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Page Nomenclature

g = gravity, 32.2 ft/sec-sec

H = c.g. height above datum, in.

= mu, coefficient of friction

SF = rollover safety factor, %

T = wheel track or track, in.



Tipover formulae variables 

Now it is time to investigate c.g. height, H further, its relationship mathematically to  wheel track, T and all the other factors that don't count. To start, examine the next illustration below.

Fig. 4

Sometimes in life common sense runs opposite to reality. The only two variables that enter the equations for sliding vs. tipping evaluation are show in the above line drawing, Fig.4. They are c.g. height, H and track, T. That's it! Everything else you think might have some effect does not. Weight, for instance cancels out in the derivation of dynamic vehicular calculations. Loading the car, however affects stability, not due to the weight itself but on its distribution and the resultant effect it has on H. Tires and tread design don't make much difference either, if properly rated and inflated. In fact, if better gripping tires were possible, a lot more cars would roll over because the equations assume a coefficient of sliding friction () of 0.75. A higher value of friction would more easily "trip" the car, mathematically speaking. You need not worry about the nuances of ().

Rules of thumb

Before going to the equations, it might be useful to state some rules-of-thumb that may help you eyeball a vehicle for stability, without having to first derive the two dimensions required:

  • Maximum reaction forces available on a flat, smooth, concrete surface is assumed for the equations to be 0.75g. Where g=32.2 ft/sec-sec.

  • SF must be high enough to prevent tipping under rare, but conceivable, conditions of 1.0 g or better. It is recognized that unusual conditions occasionally occur that may raise effective as in the case of rolling over a soft surface, or encountering road irregularities.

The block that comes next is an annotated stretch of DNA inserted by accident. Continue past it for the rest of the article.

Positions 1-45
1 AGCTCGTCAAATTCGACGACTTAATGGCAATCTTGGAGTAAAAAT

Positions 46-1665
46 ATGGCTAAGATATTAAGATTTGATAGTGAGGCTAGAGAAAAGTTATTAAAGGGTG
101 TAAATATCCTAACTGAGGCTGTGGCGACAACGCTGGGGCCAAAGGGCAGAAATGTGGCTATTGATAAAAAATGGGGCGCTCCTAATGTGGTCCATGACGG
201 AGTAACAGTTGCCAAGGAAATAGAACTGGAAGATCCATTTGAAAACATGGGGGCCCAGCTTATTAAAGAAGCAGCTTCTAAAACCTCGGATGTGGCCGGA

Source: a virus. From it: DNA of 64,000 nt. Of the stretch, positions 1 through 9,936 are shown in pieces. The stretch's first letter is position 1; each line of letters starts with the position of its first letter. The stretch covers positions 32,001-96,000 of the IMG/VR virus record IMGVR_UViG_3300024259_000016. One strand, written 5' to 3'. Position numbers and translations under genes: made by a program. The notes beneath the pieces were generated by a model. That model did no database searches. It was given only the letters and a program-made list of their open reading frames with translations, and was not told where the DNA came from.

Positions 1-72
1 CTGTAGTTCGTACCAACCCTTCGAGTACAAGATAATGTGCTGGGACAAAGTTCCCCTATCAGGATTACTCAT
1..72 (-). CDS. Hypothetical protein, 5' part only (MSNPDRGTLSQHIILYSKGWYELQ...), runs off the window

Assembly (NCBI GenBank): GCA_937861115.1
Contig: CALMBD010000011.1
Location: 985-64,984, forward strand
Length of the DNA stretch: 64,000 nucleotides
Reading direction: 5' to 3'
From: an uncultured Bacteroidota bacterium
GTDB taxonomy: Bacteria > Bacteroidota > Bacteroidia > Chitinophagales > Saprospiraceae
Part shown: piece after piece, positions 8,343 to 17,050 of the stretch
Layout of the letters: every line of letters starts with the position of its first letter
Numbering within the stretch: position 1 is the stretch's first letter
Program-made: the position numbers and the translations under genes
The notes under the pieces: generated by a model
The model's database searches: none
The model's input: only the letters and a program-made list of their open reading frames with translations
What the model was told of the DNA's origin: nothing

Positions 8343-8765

• The limiting dimension of T is the 80 inch width maximum for autos.

  • The limiting factor of H is the mathematical limits established by maximum T and acceptable values of SF.

  • Whatever is the empty vehicle H, it will get higher when the car is loaded. Typical increases are 2 to 3 inches at maximum load. It is possible to calculate the adverse change in c.g.

  • Vehicles where T is less than, or equal to 1.5 times H have SF values less than 0% up to 0% and are unstable and unsafe. They are sure to tip when pushed to the maximum available reaction force on turns. A vehicle where SF = 0% theoretically would balance perfectly on the outside wheels on a maximum performance turn.

  • When T is more than 1.5 times H, vehicles become increasingly stable as T becomes larger or H becomes smaller. It is twice as effective to reduce H than to increase T. Eventually, T maximizes out due to the vehicle width limit. At that point, increasing H merely diminishes SF.

  • When T is 2 times H, (T = 2H), a vehicle is stable and has an SF of 33+% which is minimally acceptable for sale to the public for passenger use.

  • For the maximum practical SF, the ideal car will look like the one in Fig. 4 above, low and wide

  • SUV vehicles, as presently configured, are not consistent with acceptable SF  values.


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